Moriah Ellig is a graphic designer, snowboarder, traveler, book-lover, and
graduated Summa Cum Laude from Montana State University with a BFA in graphic
design and an Honors Baccalaureate with Highest Distinction. She’s interested
in helping people connect to each other and the world around them. Learn more
about Moriah and her work at www.moriahelligdesign.com.

Written by: Debbie Gonzales

Designed by: Moriah Ellig

5

Lavish Lexicon
A Crossword Puzzle

Written by: Debbie Gonzales

Designed by: Moriah Ellig

Lavish Lexicon - A Crossword Puzzle Clues

6

Across:
1. To entice or coax (pg. 13)
11. Underground home of rabbits (pg. 89)
12. Portion of the spider to which the legs are attached (pg. 50)
13. Retaliation for another’s act (pg. 2)
15. Brave and persistent (pg. 88)
17. Stick fast to something (pg. 110)
18. Person with rotten heart (pg. 123)
20. Man who is the head of a family (pg. 48)
22. Ocean area near equator where lack of wind traps boats for days (pg. 117)
24. False (pg. 50)
26. A building or room set on a high spot commencing an excellent view (pg. 8)
27. Tell someone about (pg. 105)
28. To develop from something simple into something more complex (pg. 75)
29. Space between solid matter in the universe (pg. 41)

Down:
2. ____________ hook (pg. 124)
3. Strange and unusual behavior (pg. 100)
4. The way a living creature’s body functions (pg. 70)
5. Italian countess (pg. 27)
6. The branch of science concerned with conveyance of pressurized liquids through pipes
(pg. 138)
7. Measurement around the middle of something (pg. 35)
8. A person you know and trust who is betraying you (pg. 8)
9. The science of mechanical and industrial arts (pg. 85)
10. Person too poor to provide for or shelter for themselves (pg. 37)
12. _____________ evidence (pg. 99)
14. Establishment in which molten metal is poured into molds (pg. 155)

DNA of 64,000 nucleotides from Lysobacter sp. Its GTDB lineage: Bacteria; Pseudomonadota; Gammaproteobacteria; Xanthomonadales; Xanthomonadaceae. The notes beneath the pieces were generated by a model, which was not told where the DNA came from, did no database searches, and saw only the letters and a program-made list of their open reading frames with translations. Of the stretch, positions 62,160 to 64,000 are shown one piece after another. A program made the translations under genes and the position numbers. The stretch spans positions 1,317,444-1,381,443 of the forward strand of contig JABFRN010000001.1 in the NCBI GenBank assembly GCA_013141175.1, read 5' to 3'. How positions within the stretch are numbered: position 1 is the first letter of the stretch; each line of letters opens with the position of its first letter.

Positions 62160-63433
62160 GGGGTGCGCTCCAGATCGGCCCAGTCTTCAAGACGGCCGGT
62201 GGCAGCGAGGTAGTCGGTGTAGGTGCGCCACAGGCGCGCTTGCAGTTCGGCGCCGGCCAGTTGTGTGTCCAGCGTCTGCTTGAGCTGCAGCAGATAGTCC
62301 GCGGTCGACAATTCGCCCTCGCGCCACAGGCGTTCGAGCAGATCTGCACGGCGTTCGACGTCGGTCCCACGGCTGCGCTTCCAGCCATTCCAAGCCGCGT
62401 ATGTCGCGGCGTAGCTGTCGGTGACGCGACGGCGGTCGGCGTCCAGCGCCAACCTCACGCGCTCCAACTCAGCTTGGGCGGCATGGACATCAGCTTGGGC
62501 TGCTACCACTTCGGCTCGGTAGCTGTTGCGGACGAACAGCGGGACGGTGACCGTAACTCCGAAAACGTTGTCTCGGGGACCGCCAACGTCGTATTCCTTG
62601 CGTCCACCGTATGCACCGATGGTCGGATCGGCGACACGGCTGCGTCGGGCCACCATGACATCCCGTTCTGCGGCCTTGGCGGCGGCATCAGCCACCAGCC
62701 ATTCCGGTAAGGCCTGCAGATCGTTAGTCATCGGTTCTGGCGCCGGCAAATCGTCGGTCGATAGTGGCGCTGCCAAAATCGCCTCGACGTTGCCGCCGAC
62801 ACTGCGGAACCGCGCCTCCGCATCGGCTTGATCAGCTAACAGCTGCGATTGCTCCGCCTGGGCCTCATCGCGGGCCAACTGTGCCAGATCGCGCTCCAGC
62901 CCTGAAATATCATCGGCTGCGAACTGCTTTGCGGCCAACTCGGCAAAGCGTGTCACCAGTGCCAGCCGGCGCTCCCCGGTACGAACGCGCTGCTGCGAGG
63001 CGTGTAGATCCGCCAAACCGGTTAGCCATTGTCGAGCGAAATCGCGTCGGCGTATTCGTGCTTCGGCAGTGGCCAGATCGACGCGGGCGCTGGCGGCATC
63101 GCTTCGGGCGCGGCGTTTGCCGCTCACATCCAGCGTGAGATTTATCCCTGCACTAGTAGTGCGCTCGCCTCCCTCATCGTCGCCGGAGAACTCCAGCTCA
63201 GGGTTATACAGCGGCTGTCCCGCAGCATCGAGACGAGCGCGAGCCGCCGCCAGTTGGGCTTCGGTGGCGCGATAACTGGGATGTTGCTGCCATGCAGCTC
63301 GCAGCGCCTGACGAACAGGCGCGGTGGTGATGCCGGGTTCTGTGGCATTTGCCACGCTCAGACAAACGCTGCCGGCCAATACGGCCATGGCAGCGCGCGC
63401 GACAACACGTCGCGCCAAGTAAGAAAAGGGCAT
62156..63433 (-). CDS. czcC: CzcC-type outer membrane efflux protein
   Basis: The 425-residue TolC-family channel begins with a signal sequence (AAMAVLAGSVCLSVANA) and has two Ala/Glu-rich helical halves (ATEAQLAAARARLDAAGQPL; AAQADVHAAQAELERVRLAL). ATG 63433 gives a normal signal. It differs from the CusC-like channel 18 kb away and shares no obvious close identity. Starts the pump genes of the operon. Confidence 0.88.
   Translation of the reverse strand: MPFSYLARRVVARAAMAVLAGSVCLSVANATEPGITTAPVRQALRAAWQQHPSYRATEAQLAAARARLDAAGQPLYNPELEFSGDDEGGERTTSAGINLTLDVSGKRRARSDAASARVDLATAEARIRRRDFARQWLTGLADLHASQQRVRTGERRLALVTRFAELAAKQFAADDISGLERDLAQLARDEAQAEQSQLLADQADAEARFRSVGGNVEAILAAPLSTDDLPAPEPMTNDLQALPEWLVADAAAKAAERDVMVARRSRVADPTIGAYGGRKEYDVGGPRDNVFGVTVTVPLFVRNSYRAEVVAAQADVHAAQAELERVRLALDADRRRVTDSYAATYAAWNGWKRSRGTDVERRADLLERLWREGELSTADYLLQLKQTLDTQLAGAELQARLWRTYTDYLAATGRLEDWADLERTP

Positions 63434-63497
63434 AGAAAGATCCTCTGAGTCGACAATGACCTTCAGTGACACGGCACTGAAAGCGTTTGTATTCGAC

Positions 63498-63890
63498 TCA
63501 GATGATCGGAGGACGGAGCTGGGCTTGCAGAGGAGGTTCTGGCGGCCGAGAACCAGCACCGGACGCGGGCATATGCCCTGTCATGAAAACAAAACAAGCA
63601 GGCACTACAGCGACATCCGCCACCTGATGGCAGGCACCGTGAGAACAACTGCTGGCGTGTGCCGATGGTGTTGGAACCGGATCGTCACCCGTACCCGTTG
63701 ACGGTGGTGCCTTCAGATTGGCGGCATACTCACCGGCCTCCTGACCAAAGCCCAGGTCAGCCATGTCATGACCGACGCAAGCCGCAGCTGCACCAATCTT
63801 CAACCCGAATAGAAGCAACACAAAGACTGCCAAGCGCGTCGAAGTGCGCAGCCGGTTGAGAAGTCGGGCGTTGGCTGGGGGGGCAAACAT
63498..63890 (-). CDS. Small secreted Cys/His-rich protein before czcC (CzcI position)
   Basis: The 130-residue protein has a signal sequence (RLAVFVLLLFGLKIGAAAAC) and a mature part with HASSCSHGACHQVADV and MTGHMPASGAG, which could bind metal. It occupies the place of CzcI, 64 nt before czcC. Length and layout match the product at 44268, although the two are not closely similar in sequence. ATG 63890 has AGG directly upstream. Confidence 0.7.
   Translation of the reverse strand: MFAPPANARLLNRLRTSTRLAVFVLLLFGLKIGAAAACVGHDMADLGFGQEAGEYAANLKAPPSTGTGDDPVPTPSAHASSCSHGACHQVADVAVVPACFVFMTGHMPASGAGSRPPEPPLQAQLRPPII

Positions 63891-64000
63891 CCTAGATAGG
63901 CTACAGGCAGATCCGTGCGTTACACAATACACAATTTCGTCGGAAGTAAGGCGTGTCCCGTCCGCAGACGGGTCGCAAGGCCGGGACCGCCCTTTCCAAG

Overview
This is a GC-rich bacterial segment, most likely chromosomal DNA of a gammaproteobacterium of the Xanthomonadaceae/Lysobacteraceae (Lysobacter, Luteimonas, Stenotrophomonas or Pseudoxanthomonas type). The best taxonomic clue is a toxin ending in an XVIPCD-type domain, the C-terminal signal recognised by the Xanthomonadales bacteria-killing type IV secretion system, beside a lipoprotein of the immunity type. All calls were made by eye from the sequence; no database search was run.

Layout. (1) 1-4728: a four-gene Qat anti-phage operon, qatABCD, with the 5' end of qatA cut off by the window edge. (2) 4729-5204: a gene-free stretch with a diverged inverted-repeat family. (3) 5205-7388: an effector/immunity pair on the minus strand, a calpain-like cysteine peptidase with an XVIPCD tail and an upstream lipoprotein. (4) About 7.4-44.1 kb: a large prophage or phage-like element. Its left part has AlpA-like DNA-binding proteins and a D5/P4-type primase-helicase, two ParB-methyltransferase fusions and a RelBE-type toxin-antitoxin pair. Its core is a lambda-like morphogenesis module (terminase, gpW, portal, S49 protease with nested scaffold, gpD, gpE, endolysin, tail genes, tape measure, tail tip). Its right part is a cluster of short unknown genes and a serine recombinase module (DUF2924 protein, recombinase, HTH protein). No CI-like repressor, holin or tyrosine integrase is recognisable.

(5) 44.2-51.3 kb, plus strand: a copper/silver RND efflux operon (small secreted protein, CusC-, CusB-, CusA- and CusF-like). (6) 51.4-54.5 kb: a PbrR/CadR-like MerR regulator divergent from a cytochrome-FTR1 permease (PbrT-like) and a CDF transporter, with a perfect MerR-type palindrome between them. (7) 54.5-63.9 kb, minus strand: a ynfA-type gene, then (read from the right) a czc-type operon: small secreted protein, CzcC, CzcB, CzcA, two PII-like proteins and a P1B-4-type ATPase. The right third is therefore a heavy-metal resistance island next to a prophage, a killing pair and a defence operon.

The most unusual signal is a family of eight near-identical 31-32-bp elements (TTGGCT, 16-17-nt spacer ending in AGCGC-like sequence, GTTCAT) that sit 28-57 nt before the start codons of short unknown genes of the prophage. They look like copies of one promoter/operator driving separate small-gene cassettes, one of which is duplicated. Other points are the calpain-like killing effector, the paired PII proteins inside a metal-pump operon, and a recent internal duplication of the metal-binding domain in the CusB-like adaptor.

16. Anger (word found in the title)
19. Tail feathers (pg. 82)
20. Someone who is wasteful or spends extravagantly (pg. 52)
21. One of a pair of appendages beside the mouth of an arachnid (pg. 51)
23. Overthrow completely (pg. 2)
25. Fine _____________ (pg. 149)
Written by: Debbie Gonzales

Designed by: Moriah Ellig

Lavish Lexicon - A Crossword Puzzle
Answer Guide

Written by: Debbie Gonzales

7

Designed by: Moriah Ellig

8

Noodles’ Perspective
A Study of Point of View
Noodles is an extremely intelligent dachshund, a wise and perceptive canine, indeed.
Being that the story is told from his point of view, the reader can get a sense of his
personality by the comments he makes about being a dachshund. It’s interesting to note
that the dachshund is one of the top dog breeds in the U.S. – known for their playfulness,
determination and ferocity. Sounds like Noodles, right?
In this lesson, the student is asked to paraphrase the phrases presented on pages 11-12 in
this guide. To “paraphrase” means to express the meaning of the speaker using different
words, to a reword something written by someone else. Consider setting, scene, and plot
when determining how to paraphrase the cited quotations. Use the book as a reference, if